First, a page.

Book Review – Ready Player One


Book Title: Ready Player One
Author: Ernest Cline
Rating: 1.5/5

All the fans are going to get really angry/frustrated at me for this one (I’m sorry that we have a disparity, but I’m also sorry that I can’t apologize for my opinion).
Overall, I really didn’t enjoy this book. But I’ll start with the positives, and then move into my personal irks and peeves.
Firstly, the premise was great. The concept of humanity degrading to the point where everyone chooses to live in a virtual reality to ignore real life problems, coupled with the intelligent way in which the OASIS platform was thought out (things had a cost and a benefit, you could easily die and be forced to restart, other such little things which are often ignored in other books) appealed greatly to me. Unfortunately, the benefits of the story (for me) ended here.

There are several things that bothered me about the story, starting with the protagonist. Wade (Parzival) was egotistical, maudlin at times, and overall just slightly irritating as a person. It bothered me quite a lot how he glorified dropping all real activities, not seeing any daylight for months, and ignoring his family, expectations, and reality to participate in the easter egg hunt. I mean, I understand his fascination with it, but WHY was he so proud of himself for doing this? The romance between him and Art3mis also bothered me on many levels, firstly because of how desperate and needy he was (I mean, the first girl he ever meets and he’s instantly on her case so much that he ignores his only other friends and all his other goals just for her, I mean, what?) and also how she was portrayed as “the cool gamer chick who’s sensitive and hurt about her appearance” (Maybe I’ve just read too many books with this trope, but I just found it severely underwhelming).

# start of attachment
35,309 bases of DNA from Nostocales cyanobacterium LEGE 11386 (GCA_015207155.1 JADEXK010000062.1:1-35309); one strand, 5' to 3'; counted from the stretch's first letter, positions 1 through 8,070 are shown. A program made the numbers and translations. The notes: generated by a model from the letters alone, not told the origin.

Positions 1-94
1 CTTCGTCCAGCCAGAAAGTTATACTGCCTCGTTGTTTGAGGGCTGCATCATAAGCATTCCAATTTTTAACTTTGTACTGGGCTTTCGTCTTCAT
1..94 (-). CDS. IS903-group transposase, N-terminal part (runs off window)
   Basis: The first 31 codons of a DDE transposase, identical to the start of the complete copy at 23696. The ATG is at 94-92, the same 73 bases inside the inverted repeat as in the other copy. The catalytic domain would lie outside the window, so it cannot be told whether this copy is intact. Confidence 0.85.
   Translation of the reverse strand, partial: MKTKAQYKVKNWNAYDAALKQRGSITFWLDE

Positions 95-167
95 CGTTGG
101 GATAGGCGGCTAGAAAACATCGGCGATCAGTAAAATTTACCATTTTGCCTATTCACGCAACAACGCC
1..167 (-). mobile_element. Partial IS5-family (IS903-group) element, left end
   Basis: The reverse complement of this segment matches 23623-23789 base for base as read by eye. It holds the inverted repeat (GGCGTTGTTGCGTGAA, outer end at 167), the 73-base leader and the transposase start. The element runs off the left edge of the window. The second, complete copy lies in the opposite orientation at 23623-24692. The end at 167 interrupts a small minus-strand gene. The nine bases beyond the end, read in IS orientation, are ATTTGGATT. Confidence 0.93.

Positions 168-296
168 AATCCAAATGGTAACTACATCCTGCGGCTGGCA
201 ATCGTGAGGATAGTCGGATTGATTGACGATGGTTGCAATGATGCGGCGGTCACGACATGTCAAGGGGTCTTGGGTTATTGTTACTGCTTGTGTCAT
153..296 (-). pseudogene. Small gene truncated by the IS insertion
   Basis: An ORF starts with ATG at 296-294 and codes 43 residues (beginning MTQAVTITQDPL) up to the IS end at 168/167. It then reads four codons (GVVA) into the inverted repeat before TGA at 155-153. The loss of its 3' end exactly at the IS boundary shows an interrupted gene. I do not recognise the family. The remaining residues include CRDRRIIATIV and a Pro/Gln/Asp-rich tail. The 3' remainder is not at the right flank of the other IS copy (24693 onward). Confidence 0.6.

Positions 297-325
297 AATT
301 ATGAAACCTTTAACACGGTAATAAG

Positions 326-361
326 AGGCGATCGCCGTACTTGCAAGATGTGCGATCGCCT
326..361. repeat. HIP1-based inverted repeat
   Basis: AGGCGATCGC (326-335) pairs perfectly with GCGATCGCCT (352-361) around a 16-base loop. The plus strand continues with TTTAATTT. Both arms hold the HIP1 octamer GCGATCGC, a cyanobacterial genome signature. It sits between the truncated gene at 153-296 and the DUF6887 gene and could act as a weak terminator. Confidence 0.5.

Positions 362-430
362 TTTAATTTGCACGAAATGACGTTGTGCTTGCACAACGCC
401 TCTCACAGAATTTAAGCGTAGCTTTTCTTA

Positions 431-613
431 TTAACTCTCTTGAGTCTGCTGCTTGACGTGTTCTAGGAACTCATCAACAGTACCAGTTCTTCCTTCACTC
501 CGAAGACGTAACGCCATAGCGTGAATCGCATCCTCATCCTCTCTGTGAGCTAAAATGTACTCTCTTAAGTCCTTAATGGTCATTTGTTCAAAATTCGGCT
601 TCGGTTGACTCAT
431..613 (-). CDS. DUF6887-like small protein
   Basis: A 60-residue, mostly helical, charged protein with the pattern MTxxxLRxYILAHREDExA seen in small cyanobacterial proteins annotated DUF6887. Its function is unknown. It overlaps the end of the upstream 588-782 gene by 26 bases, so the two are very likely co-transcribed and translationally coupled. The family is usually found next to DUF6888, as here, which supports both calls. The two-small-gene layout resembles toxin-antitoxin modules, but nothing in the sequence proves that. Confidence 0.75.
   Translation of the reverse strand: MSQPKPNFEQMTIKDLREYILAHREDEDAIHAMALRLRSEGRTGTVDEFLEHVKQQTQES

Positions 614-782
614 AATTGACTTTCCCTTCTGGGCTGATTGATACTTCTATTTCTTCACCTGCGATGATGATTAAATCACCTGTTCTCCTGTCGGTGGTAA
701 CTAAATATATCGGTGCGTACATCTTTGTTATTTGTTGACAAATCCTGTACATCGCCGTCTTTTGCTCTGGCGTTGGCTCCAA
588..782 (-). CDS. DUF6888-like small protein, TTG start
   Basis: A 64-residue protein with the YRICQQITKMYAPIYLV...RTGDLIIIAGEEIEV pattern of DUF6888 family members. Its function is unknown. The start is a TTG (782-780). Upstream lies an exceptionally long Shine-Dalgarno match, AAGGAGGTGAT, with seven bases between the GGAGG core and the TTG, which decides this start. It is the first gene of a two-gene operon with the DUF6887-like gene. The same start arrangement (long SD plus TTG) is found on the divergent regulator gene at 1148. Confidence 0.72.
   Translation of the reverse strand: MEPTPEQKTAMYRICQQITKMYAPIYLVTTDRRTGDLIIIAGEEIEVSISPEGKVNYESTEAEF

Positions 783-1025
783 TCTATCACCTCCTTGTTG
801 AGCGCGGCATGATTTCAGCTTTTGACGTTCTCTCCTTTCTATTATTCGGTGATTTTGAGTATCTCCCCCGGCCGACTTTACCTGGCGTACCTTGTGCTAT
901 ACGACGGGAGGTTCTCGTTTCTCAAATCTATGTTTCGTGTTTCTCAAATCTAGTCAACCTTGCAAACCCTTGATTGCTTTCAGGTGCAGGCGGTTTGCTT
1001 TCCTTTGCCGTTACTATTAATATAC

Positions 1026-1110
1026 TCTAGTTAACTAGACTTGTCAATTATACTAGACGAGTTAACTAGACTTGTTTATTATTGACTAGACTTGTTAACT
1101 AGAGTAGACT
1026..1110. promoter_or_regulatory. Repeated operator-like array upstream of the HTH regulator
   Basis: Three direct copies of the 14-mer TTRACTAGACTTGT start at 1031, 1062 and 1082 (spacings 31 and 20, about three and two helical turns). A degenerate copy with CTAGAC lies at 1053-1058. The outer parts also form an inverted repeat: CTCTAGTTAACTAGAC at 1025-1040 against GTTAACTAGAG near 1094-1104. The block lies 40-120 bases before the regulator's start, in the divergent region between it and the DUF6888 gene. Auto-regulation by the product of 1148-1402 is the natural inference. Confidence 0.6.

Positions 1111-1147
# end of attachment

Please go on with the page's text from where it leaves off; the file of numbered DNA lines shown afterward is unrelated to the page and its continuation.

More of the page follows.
Moving on to the general environment — what irritated me most about this was that the name-dropping and random references seemed to serve no purpose at all. 80% of them could’ve easily been removed with no harm coming to the story, and we really didn’t need the insight into the amount of time Wade wasted trying to memorize all this information and show it off at the smallest opportunity (I don’t like Wade, can you tell?)
I also don’t like the style in which it’s written — all the dialogue seems forced and stilted, most of it made me cringe because it felt like when your grandparents throw in the redundant slang word to try and seem related to us “younger millennials”, and there were too many solid chunks of information dump which I started skimming over after a few chapters to get to the actual storyline. I understand the necessity of making sure readers understand what’s going on, but that stuff should either go in the appendix so that it’s optional, or should just be excluded and replaced with a warning at the beginning that gaming terms and 80s references will be required to understand every small detail of the book.

So yeah, overall, not my favorite.

I’ll be happy to hear other people’s opinions on this, though, because I really wanted to like this book after all the positive things I heard


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